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Indefinitely Wild

Want to See Wildlife? Think Like a Hunter.

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Want to see some animals next time you’re outdoors? Wes Siler and Eric Whiting show you how to adapt knowledge from hunting to general wildlife viewing. These methods work just as well in Yellowstone National Park, where we filmed, as they do anywhere else in the country.

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Video Transcript

WES SILER: We're in Yellowstone National Park. And this is a place that a lot of people come to to see animals. And you can just drive through the park and see what you see. I don't think that's the most successful way, and the most sort of productive way to actually go out and see animals, even in a place like this where there's lots of animals.

So here's my friend Eric. Both of us are big hunters, and we want to teach you how to use the tools we've learned from hunting to just advance your wildlife spotting abilities. You can use this stuff next time you go outdoors, and we guarantee you we'll see animals. If you want to see animals, you need to think like a hunter. Eric and I are going to show you how.


Animals need cover, food, and water, and you can find a place that has all three, you're going to find animals.

ERIC WHITING: So animals like deer and elk, they move down to water at night, and then back to cover in the morning. They need plenty of grass, plenty of food. They're going to be there kind of during the twilight hours in between when they're in cover and when they move to water.

WES SILER: And in addition to grass, look for nice, low growth, broad-leaf plants. That stuff is like candy to them.

Predators also look for food. The food's obviously just meat. So if you can find, here in Yellowstone, a dead bison, that's where you're going to see wolf, that's where you're going to see grizzly bears, that's where you're going to see coyotes. Anything else like that, you often find wolf packs following elk herds. Right?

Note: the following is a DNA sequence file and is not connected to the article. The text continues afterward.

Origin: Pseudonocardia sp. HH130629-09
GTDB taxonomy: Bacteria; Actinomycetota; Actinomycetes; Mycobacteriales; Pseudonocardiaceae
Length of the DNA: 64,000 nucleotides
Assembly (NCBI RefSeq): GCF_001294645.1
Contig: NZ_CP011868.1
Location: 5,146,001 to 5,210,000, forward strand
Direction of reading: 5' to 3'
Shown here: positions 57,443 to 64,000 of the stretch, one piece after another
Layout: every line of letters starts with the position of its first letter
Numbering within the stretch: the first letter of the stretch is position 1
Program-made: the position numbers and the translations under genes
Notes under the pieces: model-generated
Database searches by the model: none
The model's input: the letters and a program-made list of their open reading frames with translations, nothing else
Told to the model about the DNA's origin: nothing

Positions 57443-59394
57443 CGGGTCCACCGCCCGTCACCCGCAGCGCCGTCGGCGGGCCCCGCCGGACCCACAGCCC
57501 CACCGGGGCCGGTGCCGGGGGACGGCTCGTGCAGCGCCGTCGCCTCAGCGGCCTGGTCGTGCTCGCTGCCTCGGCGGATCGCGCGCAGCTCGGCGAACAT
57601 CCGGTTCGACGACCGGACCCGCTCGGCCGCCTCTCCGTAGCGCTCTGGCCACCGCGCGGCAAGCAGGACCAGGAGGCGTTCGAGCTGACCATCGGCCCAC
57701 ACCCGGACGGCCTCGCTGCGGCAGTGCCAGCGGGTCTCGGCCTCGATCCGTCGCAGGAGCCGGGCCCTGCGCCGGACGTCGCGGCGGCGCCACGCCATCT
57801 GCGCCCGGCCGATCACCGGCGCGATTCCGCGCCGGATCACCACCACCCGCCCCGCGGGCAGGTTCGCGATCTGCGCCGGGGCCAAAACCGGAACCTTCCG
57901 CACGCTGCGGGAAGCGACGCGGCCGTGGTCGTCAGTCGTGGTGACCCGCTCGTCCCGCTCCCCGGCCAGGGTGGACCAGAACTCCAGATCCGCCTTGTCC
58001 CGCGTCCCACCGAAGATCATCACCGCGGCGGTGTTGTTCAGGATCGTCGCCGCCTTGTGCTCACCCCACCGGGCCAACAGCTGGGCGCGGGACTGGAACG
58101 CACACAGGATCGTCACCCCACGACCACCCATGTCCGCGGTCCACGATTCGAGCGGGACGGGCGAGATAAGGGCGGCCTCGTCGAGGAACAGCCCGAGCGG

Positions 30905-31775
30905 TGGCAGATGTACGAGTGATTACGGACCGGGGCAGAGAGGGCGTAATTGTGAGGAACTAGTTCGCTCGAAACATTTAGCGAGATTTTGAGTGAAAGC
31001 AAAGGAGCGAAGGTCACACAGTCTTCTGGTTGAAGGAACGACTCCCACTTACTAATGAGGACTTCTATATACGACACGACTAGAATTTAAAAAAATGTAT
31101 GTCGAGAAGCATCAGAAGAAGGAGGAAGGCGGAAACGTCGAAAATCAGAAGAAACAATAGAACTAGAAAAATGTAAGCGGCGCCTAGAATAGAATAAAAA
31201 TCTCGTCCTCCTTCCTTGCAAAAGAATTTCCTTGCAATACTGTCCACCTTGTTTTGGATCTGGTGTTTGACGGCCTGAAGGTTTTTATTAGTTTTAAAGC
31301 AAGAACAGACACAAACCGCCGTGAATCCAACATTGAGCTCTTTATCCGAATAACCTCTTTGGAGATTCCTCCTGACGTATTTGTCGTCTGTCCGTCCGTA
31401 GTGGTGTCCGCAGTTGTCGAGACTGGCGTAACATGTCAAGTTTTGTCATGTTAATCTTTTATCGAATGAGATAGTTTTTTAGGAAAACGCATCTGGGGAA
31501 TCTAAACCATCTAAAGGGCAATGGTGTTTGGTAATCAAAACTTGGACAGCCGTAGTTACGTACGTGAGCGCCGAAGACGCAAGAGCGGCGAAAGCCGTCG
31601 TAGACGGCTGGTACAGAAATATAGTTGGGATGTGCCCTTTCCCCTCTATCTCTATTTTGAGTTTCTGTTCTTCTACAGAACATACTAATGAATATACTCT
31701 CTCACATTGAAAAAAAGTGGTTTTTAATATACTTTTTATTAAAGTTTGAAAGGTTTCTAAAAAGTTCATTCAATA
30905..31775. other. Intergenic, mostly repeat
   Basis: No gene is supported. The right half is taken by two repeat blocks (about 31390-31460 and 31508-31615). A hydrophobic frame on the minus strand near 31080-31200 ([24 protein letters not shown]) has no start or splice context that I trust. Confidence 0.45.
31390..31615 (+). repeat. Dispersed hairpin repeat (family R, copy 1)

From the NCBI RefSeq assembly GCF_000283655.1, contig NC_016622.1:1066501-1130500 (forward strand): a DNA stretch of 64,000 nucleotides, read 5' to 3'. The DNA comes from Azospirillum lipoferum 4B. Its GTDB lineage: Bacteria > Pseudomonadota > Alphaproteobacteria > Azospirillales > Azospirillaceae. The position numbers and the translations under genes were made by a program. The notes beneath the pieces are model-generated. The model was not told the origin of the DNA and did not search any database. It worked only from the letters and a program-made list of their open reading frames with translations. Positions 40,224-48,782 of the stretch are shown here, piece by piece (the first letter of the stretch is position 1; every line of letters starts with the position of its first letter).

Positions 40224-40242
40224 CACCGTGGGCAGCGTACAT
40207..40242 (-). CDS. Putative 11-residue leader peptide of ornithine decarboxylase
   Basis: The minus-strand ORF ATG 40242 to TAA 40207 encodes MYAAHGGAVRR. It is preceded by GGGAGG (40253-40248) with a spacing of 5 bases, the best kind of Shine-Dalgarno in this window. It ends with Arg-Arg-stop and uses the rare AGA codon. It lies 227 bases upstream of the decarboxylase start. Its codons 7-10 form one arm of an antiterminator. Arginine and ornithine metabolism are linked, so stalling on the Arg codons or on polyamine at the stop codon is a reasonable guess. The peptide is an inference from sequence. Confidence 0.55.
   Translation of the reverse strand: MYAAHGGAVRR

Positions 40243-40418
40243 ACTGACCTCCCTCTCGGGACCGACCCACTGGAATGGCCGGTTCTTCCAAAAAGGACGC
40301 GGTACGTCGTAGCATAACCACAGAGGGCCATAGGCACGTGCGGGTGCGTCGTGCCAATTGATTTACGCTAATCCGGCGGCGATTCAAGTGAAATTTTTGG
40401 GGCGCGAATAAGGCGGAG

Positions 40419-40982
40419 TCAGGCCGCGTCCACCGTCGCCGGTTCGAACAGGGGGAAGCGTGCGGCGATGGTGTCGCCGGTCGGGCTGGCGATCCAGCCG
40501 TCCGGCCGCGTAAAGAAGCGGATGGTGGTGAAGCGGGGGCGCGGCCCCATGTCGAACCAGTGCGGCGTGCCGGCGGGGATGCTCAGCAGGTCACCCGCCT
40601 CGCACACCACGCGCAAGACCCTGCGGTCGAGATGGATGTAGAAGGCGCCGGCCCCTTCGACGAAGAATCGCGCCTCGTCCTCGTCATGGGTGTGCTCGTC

ERIC WHITING: Exactly . And another thing is if you find birds flying around all kind of the same area, that's a great spot to look because there's likely a downed carcass.

WES SILER: Bears are omnivores, and during springtime like this, there's just so many roots and so many fresh plants out there. They're loving that stuff, too.

ERIC WHITING: Yeah, exactly. They're eating a lot of bugs out there, believe it or not, as well.

WES SILER: You get grubs.



ERIC WHITING: Yep. So if you see dark timber, those edges next to the dark timber where there might be logs with different beetles, bugs, they're going to be right on the edge of there. And that's a great spot to glass them.

WES SILER: Within those larger cover, food, water environments, the animals are going to move through those specific areas. And you can figure out where that is by looking for game trails, which look almost like a little faint hiking trail like humans would use. Go on those game trails. Look for fresh tracks which are going to be defined, have very defined edges, and no fill in.

And then within that, also look for natural choke points. So a shoulder on a mountain or a gap in a fence the animals are going to have to pass through, and that way you can get close and sort of predict exactly where the animals are going to move.

ERIC WHITING: That's right. And so once you know there's a good chance animals are in the area, you're going to want to keep in mind the direction the wind's blowing. So if you think there are animals up in this cover above you, and the wind's blowing uphill like it does most days.

WES SILER: Yeah. The wind moves uphill during the heat of the day and downhill as the evening cools. So bear that in mind, and keep the wind moving towards you, not away from you if you want to see animals.

ERIC WHITING: Yep, so if you stop and wait to find an animal, and the wind is blowing from you into their bedding area, the dark timber, they'll likely never come out, and you'll never see them.

WES SILER: Animals don't necessarily see shapes and colors all that well. They see a little differently than we do. What they you see really well is motion. So if you hold still, that's really the key to having animal not bust you.

ERIC WHITING: Yep. And it's so funny, because as humans, we can see each other clear as day.


ERIC WHITING: But you got to keep in mind that animals' vision is different from ours. So when we're not moving, we blend right into the background. We're almost a 2D image to them. And when we do move, we stick out like a sore thumb.

WES SILER: Yeah. And then this is incredibly obvious, but it's just worth stating. Animals don't like people. If people are being noisy in a place, people are making smells, if people are moving around, there's not going to be animals there. So you just go away from other people. These tips work. These are exactly the methods Eric and I use to find animals.


WES SILER: Last night we identified an area with cover, food, and water that we thought would be ideal for elk. We went back at first light this morning, walked over a rise, and there was a herd of elk standing exactly what we predicted that they would be. Get up early, stay up late. Cover food, water, game trails, tracks.

ERIC WHITING: Good points.

WES SILER: Stay-- hold still.

ERIC WHITING: Hold still.

WES SILER: And you're done. You'll find animals.

ERIC WHITING: You'll find them.


ERIC WHITING: And you'll have a great time.